Significant flexibility exists regarding the evaluation of second residuals in accordance with the present invention. FIG. 6 illustrates several exemplary variations for the evaluation process embodied in Step 122 above. For example, identification of the best candidate signal may comprise comparing the second residuals and identifying the best (e.g., smallest) second residual as given above in (8) (Steps 130 and 132). That evaluation method is considered as unconstrained demodulation because it imposes no constraints on the estimated interference components that were removed from the respective first residuals to obtain the second residuals.

With that in mind, an alternative, constrained approach is to identify the best second residual as above, but further to determine whether the interference component estimated for that best second residual represents a rational estimate of interference with respect to the interferer signal known or presumed to give rise to the interference (Step 134). The exemplary receiver may know or may presume the interferer signal's modulation type and can thus evaluate whether the estimated interference component is a rational estimate of interference given the known or presumed transmit characteristics of the interferer. By way of example, the receiver may know or presume that the interferer signal is a 16 QAM signal with a known, bounded modulation envelope.

Thus, the receiver can evaluate whether the estimated interference component corresponding to the best second residual is rational, or otherwise valid, by applying the inverse interferer signal channel estimate to the interference component. That operation yields an astransmitted signal magnitude in the transmit signal space of the interferer signal. Continuing with the 16 QAM example, if the magnitude of the estimated interference component translated into the transmit signal space of the interferer signal exceeds the modulation limits of the 16 QAM transmit signal, then the estimated interference component is not rational. Of course, other transmit signal characteristics may be evaluated in addition, or as an alternative, to evaluating the modulation envelope bounds.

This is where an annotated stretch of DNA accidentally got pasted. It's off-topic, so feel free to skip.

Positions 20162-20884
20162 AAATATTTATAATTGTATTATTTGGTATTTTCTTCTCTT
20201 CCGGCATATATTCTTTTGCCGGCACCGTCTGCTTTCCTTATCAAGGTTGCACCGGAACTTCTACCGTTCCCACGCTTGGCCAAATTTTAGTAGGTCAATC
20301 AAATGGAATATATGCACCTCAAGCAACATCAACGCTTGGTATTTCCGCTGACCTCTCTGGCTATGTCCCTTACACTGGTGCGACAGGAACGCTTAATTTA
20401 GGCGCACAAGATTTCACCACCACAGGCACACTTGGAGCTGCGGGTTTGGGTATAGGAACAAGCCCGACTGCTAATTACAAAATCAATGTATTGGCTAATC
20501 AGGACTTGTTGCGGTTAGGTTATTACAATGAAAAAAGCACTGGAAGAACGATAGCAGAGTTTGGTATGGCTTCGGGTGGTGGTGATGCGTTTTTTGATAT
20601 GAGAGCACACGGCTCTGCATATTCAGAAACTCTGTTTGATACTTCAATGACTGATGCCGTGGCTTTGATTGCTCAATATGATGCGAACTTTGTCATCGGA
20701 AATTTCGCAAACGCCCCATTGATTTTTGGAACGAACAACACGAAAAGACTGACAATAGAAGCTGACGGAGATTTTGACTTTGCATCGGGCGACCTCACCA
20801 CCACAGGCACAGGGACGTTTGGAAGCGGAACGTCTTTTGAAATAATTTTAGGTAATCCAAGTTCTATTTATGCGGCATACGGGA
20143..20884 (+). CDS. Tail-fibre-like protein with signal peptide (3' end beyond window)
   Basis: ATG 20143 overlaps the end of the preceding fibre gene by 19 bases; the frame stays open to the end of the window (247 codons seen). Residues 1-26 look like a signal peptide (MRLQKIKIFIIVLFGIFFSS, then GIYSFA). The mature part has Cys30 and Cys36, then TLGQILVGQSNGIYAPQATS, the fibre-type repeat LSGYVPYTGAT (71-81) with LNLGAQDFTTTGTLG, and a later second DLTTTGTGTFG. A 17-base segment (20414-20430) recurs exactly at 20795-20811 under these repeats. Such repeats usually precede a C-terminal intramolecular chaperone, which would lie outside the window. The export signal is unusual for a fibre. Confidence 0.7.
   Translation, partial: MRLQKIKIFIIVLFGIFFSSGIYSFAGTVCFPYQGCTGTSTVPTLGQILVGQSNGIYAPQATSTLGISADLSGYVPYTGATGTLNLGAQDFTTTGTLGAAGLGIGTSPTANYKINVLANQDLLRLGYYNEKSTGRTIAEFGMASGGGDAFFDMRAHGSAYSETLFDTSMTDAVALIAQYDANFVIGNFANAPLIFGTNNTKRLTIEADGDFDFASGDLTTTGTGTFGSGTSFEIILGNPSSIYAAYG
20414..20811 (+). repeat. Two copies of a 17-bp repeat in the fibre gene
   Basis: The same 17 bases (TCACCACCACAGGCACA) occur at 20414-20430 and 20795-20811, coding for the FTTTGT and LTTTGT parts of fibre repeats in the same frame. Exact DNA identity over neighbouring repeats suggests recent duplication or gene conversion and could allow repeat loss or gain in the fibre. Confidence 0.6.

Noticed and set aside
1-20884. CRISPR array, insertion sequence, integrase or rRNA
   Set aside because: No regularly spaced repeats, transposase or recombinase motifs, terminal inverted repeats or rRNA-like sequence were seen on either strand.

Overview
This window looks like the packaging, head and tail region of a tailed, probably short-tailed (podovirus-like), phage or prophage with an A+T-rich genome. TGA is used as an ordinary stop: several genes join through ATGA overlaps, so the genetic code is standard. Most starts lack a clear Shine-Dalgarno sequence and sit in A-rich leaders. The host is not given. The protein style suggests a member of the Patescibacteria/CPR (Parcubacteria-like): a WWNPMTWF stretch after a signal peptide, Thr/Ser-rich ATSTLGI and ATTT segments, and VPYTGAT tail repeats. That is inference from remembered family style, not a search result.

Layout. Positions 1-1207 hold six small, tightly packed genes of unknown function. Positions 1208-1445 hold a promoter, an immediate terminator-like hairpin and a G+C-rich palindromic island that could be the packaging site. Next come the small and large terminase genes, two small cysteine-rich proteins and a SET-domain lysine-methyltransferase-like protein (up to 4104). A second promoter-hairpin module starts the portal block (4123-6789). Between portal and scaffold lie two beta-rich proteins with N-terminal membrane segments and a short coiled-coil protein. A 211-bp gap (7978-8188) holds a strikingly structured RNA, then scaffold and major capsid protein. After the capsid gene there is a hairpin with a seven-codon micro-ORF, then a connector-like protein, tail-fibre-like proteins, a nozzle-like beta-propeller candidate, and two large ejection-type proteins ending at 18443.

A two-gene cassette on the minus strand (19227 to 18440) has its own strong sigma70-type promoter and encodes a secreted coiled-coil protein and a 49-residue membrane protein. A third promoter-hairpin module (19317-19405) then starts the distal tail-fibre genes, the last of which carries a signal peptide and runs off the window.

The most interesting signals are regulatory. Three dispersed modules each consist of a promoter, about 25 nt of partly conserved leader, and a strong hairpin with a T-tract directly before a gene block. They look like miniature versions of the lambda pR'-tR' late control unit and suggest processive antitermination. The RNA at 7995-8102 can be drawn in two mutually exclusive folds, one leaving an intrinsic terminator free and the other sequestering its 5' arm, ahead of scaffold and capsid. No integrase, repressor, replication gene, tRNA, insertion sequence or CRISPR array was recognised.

In any case, if translation of the interference component into the transmit signal space of the interferer signal does not result in a sensible result (Step 136), the exemplary processing circuit 10 can be configured to fall back to evaluating the first residuals to determine the best candidate for the desired signal (Step 138). In that respect, evaluation of the first residuals is like or similar to evaluation of the second residuals in that the processing circuit 10 may be configured to pick the best first residual and choose the corresponding candidate signal as the best one among the hypotheses (Step 138). Alternatively, processing circuit 10 can be configured to proceed with demodulation based on using the smallest second residual but in this case it can bound or otherwise clip its value such that it comports with the limitations of the known or presumed transmit signal characteristics (Step 140).

As a further alternative, and as an additional point of flexibility with regard to the present invention, FIG. 7 illustrates another embodiment of demodulator 12 of processing circuit 10 that is configured as a trellis decoder 40 including a plurality of successive decoding stages 421 . . . 42M, and a branch metric calculator 44 that includes an exemplary least squares interference suppression circuit 14 that is consistent with the configurations described earlier herein.

In this embodiment, the least squares estimates of interference components are used to weight the branch metrics used by the trellis decoder to move through the successive decoding stages. Thus, branch metric computation benefits from interferer signal suppression based on least squares estimations of interferer signal components as in the above embodiments.

Beyond the interference suppression in the branch metrics, the trellis demodulation/decoding procedure may otherwise be unchanged. Thus, a maximum likelihood (ML) or a maximum a posteriori (MAP) iterative procedure can be implemented in demodulator 12. Further, the structure of the trellis decoder 40 itself can be a complete structure (ML), or a reduced state structure (RSSE or DFSE, or Malgorithm).

In considering other aspects of the present invention, it also should be noted that exemplary receiver may receive multiple desired signals and apply exemplary demodulation as described herein to each one of those desired signals. On that point, while processing a given one of the desired signals, the remaining desired signals may be treated as interferer signals. The term interferer signal thus should be given a broad construction herein. Further, with respect to the point that the received signal may include multiple interferer signals, it should be noted that processing circuit 10 can be configured to address multiple interferer scenarios in any number of ways.